16 How to do a systematic review course MSc EBH& HTA Short course module Started course Dropped out mid way543 Not finished yetN/A1 Finished course Published HTA report1741 Published paper etc1735 Any publication2565 Total publications3676

17 Discussion and conclusions Very useful evaluation Participants on How to do a systematic review course had more publications than other two courses Possibly because of increased individual attention and orientation towards practical skills

18 Developing an e-learning course Existing courses: –Masters in Public Health (MPH) –Masters in Heath Technology Assessment Needed some capacity development…. !?!

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20 Health Information, Epidemiology and Statistics Shared module between Masters courses Also very popular course for CPD Large module over 3 weeks (30 credits) Substantial amount of teaching involved Small department with few teachers capable of teaching at sufficiently high level Limited classroom size

21 The structure became: 24 weeks of teaching material Delivered via WebCT online learning platform Initial paper-based mailout to get students started Each week has a study guide plus any of –Associated Excel/StatsDirect files –Critical appraisal activities –Web based activities –Self-assessment test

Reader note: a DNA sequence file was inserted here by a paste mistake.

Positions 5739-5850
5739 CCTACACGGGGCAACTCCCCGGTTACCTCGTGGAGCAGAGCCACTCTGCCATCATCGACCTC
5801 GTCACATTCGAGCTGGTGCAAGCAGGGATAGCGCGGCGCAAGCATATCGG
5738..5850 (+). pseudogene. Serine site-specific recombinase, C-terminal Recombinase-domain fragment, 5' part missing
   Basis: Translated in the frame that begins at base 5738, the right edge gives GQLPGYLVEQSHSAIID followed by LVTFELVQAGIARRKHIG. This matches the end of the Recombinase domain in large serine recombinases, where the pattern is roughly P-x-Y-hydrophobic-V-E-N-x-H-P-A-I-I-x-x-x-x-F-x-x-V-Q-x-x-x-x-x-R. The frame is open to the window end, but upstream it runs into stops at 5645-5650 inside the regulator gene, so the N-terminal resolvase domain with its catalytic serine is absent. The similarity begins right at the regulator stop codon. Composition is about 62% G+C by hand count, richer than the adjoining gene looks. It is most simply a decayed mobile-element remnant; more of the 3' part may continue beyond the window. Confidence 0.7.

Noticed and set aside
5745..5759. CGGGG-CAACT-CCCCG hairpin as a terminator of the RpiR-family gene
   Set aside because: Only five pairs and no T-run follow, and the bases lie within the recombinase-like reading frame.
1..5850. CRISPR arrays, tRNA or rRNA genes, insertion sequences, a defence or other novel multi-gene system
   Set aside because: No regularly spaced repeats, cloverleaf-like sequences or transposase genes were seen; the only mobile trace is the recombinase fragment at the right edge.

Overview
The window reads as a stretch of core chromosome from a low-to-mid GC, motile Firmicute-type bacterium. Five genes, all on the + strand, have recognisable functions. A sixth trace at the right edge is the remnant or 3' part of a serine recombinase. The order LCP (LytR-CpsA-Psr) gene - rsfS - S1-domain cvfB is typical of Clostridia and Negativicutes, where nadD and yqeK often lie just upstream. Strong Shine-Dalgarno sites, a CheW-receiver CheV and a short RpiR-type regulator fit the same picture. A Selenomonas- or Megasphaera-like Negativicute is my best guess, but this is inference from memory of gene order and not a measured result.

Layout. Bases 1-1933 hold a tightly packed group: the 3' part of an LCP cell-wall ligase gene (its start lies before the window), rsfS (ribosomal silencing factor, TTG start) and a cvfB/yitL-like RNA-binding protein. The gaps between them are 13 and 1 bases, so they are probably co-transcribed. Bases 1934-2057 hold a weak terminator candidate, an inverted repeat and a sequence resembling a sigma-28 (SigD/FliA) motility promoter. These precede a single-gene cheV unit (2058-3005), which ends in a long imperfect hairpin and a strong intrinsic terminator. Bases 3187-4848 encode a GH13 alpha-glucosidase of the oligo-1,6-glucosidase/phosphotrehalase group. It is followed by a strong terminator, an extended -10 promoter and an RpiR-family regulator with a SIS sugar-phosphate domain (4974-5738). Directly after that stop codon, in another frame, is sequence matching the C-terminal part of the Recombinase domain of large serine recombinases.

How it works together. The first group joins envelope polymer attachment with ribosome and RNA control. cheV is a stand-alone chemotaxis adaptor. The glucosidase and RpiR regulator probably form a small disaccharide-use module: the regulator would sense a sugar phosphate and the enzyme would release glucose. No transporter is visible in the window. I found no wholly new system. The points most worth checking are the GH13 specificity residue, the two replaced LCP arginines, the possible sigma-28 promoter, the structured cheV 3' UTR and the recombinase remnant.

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23 But Enormous volume of work Teaching staff reluctance to write the study guides and other teaching materials –Not sure how to do –Little time to do it in –Not sure if they were doing it right I ended up doing far more than originally planned

24 Please help!

25 Running the course Student support rather shaky –Very good IT officer, but –Admin support keeps leaving mid course I was most of academic student support I was also managing IT officer and admin support Many original study guide writers left so I had to find new tutors and support them (in addition to the anticipated development work on the next module(s) to be converted)

26 Another difficulty Same assessment as the classroom version –Two assignments Health information assignment Critical Appraisal assignment –A 3 hour exam Not the usual assessment types found in distance learning courses

27 Did the support give way?

28 Student numbers 8 students on pilot year, 3 took all assessments, 2 passed 17 students in first full year, 12 took all assignments, 8 passed, two now doing full MPH course 23 students next year (but some difficulty with enrolment) Course closed after the third year

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30 Discussion Very useful hard outcome evaluation of course because it has the same assessment criteria as the classroom variant (same pass rate of 2/3) Difficulty of running both courses in tandem –Same taught components but classroom version much more quickly altered and distance version lagged behind –Recognition as equivalent lacking Lack of people to be etutors + lack of time

31 Discussion cont. Participants found course not sufficiently interactive Probably because of the lack of overt individual attention But major drive to increase numbers Even after course closed, requests for several years from management to develop this course

32 What would I do differently next time? Insist that development work is separate from running the course Insist that the classroom teachers develop and renew distance teaching materials at same time as classroom materials Ensure classroom module co-ordinators sufficiently aware of time commitment needed Buy in outside help wherever possible